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The right time. The right space. Right here.

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  1. The right time. The right space. Right here.

  2. What is Gateway Park? Gateway Park is not about real estate or lab space. It’s about creating a destination where life sciences companies can flourish… And where scientists, scholars, students, and entrepreneurs can live and prosper. Gateway Park is about making space for genius.

  3. What are the needs identified by life sciences CEOs and entrepreneurs? • Space • Affordable, flexible, adaptable lab space • Buildings with specialized plumbing, electrical, ventilation, water, specialty gasses and security systems • Wireless infrastructure • Support Infrastructure • Services: facilities design, workforce education, clean room maintenance, hazardous waste removal, gowning and garb services, instrument testing, glass wash, legal, accounting. • Fast and easy permitting process; favorable regulations for hazardous waste • Clinical trial/FDA support • People • Access to leading-edge life sciences faculty, cutting-edge research and other life sciences companies and management • Access to educated research assistants; education programs for all support services needed • Affordable labor; acceptable standard of living for employees • Location • Acceptable commute • Access to interstate highways/manageable airport • Access to Capital

  4. The Gateway District Gateway Park, LLC Joint venture between WPI and Worcester Business Development Corporation (WBDC) Plan for the Overall 55-acre Gateway District Development and its vicinity

  5. A closer look…

  6. What’s the answer?Gateway Park. • Space • Five life sciences buildings totaling 500,000 square feet of flexible, adaptable lab space designed to meet the needs of research organizations (rent $20-$30 per sq. ft. versus $45-$65 in Boston/Cambridge) (1) • Buildings designed to provide cutting-edge IT infrastructure, high-speed wireless access • Support Infrastructure • A smooth, expedited permitting process (90 days average in Worcester, 3 years in Boston/Cambridge) (2) • City of Worcester regulations support biomedical and technical research. Smart buildings are designed to meet environmental and waste disposal needs • The Massachusetts Opportunity Relocation and Expansion (MORE) Jobs Program • $100 Million quick-close fund – grants to aid in infrastructure costs • Eligibility requirements: Generate substantial sales from outside MA; create at least 100 new, permanent full-time jobs within 24 months; maintain the newly created jobs for at least 5 years • Clinical trial/FDA support through professionals at UMass Medical and other area hospitals • Services: facilities design, workforce education, clean room maintenance, hazardous waste removal, gowning and garb services, instrument testing, glass wash, legal, accounting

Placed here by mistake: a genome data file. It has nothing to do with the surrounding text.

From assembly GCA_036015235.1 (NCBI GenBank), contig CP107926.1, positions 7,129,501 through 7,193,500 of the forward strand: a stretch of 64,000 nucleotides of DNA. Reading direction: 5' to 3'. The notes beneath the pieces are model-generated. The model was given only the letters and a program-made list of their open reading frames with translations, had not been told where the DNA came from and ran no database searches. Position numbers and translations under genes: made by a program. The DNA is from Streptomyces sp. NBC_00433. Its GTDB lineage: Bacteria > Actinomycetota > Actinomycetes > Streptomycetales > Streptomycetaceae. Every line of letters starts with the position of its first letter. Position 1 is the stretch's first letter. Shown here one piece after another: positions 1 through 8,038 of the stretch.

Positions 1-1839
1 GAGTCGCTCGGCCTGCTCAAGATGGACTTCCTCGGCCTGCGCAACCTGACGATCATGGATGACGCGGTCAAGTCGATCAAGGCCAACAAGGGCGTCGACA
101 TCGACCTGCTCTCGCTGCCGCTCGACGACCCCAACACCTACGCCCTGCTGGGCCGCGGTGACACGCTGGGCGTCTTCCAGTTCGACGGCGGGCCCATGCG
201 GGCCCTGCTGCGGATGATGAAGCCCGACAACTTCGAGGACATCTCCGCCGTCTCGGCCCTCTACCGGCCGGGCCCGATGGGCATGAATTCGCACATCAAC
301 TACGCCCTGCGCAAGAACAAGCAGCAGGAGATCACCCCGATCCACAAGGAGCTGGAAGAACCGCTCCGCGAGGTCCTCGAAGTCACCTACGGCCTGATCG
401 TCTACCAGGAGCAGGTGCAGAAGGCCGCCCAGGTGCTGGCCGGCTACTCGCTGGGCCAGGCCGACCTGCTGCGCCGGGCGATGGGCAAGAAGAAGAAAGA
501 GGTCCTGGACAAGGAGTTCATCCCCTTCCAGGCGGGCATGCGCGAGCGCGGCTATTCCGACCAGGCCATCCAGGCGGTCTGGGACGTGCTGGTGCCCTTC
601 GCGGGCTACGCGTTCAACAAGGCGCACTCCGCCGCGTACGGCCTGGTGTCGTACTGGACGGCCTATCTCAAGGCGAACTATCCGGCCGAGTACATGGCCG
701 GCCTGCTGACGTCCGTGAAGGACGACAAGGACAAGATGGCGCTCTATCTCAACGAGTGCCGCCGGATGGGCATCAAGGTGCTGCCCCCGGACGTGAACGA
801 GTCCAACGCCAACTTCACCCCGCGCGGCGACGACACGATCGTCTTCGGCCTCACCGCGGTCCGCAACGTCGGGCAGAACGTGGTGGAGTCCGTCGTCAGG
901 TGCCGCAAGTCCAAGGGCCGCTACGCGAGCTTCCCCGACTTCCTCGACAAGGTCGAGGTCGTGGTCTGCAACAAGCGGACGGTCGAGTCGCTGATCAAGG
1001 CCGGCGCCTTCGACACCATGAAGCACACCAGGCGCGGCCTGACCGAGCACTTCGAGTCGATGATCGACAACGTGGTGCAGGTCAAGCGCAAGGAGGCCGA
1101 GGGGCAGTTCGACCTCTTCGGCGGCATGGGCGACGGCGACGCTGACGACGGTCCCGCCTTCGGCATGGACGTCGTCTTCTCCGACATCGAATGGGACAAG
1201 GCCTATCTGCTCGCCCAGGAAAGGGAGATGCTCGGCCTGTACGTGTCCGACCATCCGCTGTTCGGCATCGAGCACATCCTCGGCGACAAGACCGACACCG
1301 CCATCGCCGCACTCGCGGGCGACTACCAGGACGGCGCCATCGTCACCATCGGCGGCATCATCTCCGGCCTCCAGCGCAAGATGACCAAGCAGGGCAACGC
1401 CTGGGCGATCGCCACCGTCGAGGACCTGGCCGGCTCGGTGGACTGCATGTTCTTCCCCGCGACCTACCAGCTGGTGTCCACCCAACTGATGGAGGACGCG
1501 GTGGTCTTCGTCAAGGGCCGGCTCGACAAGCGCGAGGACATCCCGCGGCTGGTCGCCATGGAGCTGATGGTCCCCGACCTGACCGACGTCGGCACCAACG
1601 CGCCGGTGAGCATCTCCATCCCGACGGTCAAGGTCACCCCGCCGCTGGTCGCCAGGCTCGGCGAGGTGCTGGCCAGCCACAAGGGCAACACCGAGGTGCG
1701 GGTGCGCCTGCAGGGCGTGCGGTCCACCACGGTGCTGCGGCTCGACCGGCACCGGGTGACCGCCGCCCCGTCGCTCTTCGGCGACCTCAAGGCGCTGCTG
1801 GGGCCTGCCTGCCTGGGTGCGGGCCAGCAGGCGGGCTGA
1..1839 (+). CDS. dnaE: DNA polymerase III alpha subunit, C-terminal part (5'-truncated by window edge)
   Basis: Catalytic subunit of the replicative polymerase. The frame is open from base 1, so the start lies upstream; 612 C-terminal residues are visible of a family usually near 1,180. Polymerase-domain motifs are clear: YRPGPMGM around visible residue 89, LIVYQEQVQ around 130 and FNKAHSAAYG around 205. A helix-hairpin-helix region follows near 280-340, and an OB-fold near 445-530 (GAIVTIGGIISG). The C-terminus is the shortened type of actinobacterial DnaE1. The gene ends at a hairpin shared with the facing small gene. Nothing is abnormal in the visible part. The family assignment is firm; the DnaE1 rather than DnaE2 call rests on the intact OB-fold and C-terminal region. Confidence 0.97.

7. What’s the answer?Gateway Park. (continued) • People • Home to a highly-educated workforce of professionals in science, technology, and management with 25% lower salary expectations than Boston/Cambridge (3) • World-class faculty researchers with valuable intellectual property • Craig C. Mello – Winner of the 2006 Nobel Prize in Physiology or Medicine conducts his award winning research in Worcester • Rich pool of highly educated research assistants and lab technicians to help accelerate ideas and innovations • Continuum of training in Worcester: WPI partnership with K-12 programs, Massachusetts Academy of Mathematics and Science at WPI, new Worcester Technical High School (entire Academy focused on life sciences), vibrant community colleges, world-class colleges and universities • Affordable, acceptable, lower standard of living; lower housing costs, etc., • Location • Commute west in morning; east in afternoon. 15 minutes from Rt. 495 • Intersection of I-290, I-190 (Bristol-Myers Squibb). Route 146 will soon be finished connecting Worcester to Green Airport in 40 minutes • Rail station completely refurbished and restored – service from Boston to increase shortly • Access to Capital • New Worcester-based angel investor fund; Close relationships with venture capitalists who understand the power and potential of life sciences research and engineering technology • WPI Venture Forum; WPI/UMass contacts; MBI partnership • MassDevelopment’s Emerging Technology Fund • $35 million fund provides loans up to $2.5 million and guarantees of up to $1 million to finance investment in real estate and equipment.